Editors’ foreword to the invited issue on SMT and NMT
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Until quite recently, phrase-based statistical machine translation (PB-SMT) (Koehn et al. 2003, 2007; Koehn 2010) was indisputably the dominant paradigm in the field of MT. Papers suggesting how neural networks could be used for MT had been published twenty years ago (Chalmers 1990; Chrisman 1991; Castano and Casacuberta 1997; Forcada and Ñeco 1997; Ñeco and Forcada 1997), but the hardware around at the time was insufficient to support the amount of computation required for realistic experimentation.
However, the advent of GPUs over the past few years has allowed practical large-scale neural MT (NMT) models to be built. The first NMT systems to show promise used convolutional neural nets (Kalchbrenner and Blunsom 2013), but the quality achieved, as measured with the BLEU score (Papineni et al. 2002), was not better than that of the PB-SMT baseline (cdec: Dyer et al. (2010)). The first encoder–decoder frameworks (Sutskever et al. 2014), which were not that different from some of those architectures from the nineties, improved significantly, especially when these models were extended with a source-language attention model (Bahdanau et al. 2015). While more and more improvements are coming out all the time, the encoder–decoder model with attention remains pretty much the state-of-the-art today.
At IWSLT 2015,1 the NMT system of Luong and Manning (2015) demonstrated clear wins (more than 2 BLEU points) over a range of different SMT systems for English-to-German. Bentivogli et al. (2016) performed an in-depth human evaluation of the NMT model of Luong and Manning (2015), demonstrating significantly fewer morphological, lexical and word-order errors than the best SMT system. Bentivogli et al. (2016) also showed that the outputs generated by NMT required about 25% fewer edits compared to the best SMT system.
While NMT appeared to show a great deal of promise, many were already claiming it to be the new state-of-the-art in MT. However, while the findings of Bentivogli et al. (2016) were no doubt significant, the superiority of NMT had been demonstrated for just one language pair, and for a single vertical sector.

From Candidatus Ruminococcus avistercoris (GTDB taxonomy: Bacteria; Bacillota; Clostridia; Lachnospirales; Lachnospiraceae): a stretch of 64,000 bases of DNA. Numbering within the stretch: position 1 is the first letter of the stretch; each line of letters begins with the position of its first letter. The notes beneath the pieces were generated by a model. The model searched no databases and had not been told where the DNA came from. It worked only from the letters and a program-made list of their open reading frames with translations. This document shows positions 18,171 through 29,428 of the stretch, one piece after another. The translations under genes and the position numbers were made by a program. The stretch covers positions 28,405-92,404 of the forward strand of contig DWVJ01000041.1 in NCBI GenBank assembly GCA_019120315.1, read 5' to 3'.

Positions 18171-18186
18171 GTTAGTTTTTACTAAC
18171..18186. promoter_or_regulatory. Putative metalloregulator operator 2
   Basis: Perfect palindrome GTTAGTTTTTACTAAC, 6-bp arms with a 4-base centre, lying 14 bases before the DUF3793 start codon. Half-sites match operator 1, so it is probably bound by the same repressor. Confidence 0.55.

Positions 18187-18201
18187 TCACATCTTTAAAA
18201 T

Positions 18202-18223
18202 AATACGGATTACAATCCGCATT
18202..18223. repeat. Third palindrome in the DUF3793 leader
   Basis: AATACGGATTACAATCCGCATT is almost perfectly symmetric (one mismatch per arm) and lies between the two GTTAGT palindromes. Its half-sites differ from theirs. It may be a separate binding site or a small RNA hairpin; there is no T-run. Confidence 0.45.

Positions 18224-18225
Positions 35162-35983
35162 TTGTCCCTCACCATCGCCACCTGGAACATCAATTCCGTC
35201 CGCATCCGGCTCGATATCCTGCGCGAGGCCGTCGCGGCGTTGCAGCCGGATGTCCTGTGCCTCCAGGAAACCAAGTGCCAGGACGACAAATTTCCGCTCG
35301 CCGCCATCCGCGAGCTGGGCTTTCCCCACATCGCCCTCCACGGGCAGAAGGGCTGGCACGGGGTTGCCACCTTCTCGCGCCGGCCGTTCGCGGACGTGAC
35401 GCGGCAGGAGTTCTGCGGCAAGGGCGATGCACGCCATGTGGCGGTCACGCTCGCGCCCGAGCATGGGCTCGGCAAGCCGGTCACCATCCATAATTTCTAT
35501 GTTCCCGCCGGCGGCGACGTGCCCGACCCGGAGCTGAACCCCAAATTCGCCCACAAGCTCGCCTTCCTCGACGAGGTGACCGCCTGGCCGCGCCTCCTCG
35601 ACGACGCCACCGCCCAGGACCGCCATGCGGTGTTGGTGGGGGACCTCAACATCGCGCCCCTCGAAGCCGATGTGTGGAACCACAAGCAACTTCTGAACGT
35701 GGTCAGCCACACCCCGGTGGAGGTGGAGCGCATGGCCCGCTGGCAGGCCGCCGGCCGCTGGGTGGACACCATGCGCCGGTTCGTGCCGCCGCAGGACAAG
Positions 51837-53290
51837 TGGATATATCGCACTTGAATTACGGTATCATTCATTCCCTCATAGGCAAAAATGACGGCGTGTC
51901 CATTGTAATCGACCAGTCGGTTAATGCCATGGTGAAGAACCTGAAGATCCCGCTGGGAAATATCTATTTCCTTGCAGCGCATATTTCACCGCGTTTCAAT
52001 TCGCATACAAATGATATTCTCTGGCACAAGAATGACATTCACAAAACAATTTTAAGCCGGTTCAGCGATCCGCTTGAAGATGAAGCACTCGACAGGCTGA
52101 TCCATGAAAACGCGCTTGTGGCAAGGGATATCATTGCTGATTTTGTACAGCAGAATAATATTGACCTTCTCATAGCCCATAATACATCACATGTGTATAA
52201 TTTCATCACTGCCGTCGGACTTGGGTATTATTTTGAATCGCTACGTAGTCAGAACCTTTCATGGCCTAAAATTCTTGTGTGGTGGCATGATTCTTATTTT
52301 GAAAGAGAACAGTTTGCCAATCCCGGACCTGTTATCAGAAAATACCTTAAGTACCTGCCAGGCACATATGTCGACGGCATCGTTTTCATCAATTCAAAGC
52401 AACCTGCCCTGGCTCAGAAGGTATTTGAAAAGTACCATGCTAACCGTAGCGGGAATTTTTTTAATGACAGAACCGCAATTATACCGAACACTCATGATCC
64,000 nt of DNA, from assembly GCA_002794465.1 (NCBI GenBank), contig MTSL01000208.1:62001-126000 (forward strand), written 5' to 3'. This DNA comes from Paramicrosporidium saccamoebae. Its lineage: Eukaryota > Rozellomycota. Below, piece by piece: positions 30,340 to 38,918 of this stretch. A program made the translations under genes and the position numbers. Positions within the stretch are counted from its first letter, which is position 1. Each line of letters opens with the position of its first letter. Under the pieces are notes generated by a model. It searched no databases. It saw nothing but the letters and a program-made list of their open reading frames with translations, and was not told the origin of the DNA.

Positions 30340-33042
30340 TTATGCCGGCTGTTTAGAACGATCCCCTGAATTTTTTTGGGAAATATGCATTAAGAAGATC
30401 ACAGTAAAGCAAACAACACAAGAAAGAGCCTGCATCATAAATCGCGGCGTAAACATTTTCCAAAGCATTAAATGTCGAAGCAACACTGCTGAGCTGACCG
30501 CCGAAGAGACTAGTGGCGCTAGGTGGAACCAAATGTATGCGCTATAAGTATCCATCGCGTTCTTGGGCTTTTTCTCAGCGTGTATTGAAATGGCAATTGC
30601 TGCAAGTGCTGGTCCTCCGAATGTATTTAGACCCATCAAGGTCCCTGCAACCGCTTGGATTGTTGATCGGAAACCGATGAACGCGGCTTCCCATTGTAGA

Unsurprisingly, therefore, a number of papers followed which set out to test which method was better—SMT or NMT—for a range of language pairs and use-cases. We were both present at EAMT 20172 in Prague where many interesting papers addressing this topic were presented. We quickly decided that this research needed to be collected together in a single volume as soon as possible, as the field of MT has never moved as fast as it is at the moment; if these results were not quickly widely disseminated, their relevance as a set of informative case-studies would have been weakened.
[Klubička et al.] extends the work by Toral and Sánchez-Cartagena (2017) by presenting a quantitative, fine-grained manual evaluation of three English-to-Croatian systems—PB-SMT, factored PB-SMT, and NMT—using the Multidimensional Quality Metrics (MQM) error taxonomy (Lommel et al. 2013). They find that NMT reduces the errors produced by the ‘pure’ PB-SMT system by more than half, and that NMT output is more fluent and more grammatical (e.g. it contains fewer agreement errors).
[Shterionov et al.] set out to level the playing field by ensuring that all data used in their evaluation of KantanMT’s PB-SMT and NMT engines is identical. They find that while the quality evaluation scores indicate that the PB-SMT engines perform better, human reviewers—all native speakers of the evaluated language pairs—show the opposite results, i.e. that NMT outperforms PB-SMT. This finding was corroborated by the fact that the majority of translators were most productive when post-editing NMT output. As a result, the authors hypothesize that traditional automatic MT evaluation metrics underestimate the adjudged quality of NMT output, and in a series of novel tests, determine that this underestimation can approach 50%, i.e. in half of those cases in which automatic metrics judged PB-SMT to be better, all three annotators judged NMT to be better.
[Popović] conducts an extensive comparison on publicly available data between NMT and PB-SMT language-related issues for German-to-English, English-to-German and English-to-Serbian. Her findings corroborate those of Bentivogli et al. (2016), in that NMT is better at handling verb forms and avoiding verb omissions, as well as English noun collocations and German compound words. She also provides a comprehensive list of phenomena that NMT is still not good at dealing with, and suggests hybridization or combination of NMT and PB-SMT in view of the complementarity of their error profiles on the languages studied.
[Castilho et al.] compare the English-to-German, -Greek, -Portuguese, and -Russian PB-SMT and NMT engines developed for translation of data from Massive Open Online Courses (MOOCs). Translation quality is evaluated using both automatic metrics and human evaluation, also using the MQM error typology. While as expected NMT outperforms PB-SMT in terms of committing fewer inflectional morphology and word-order errors, the authors find that, contrary to previous results, NMT is better across all language pairs on both short and long sentences as regards fluency, while the results are less clear when it comes to adequacy.
We are extremely grateful to Yvette Graham, Miquel Esplà-Gomis, Felipe Sánchez-Martínez, and Juan Antonio Pérez-Ortiz for helping us with the reviews of these papers. The ADAPT Centre for Digital Content Technology is funded under the SFI Research Centres Programme (Grant 13/RC/2106) and is co-funded under the European Regional Development Fund.
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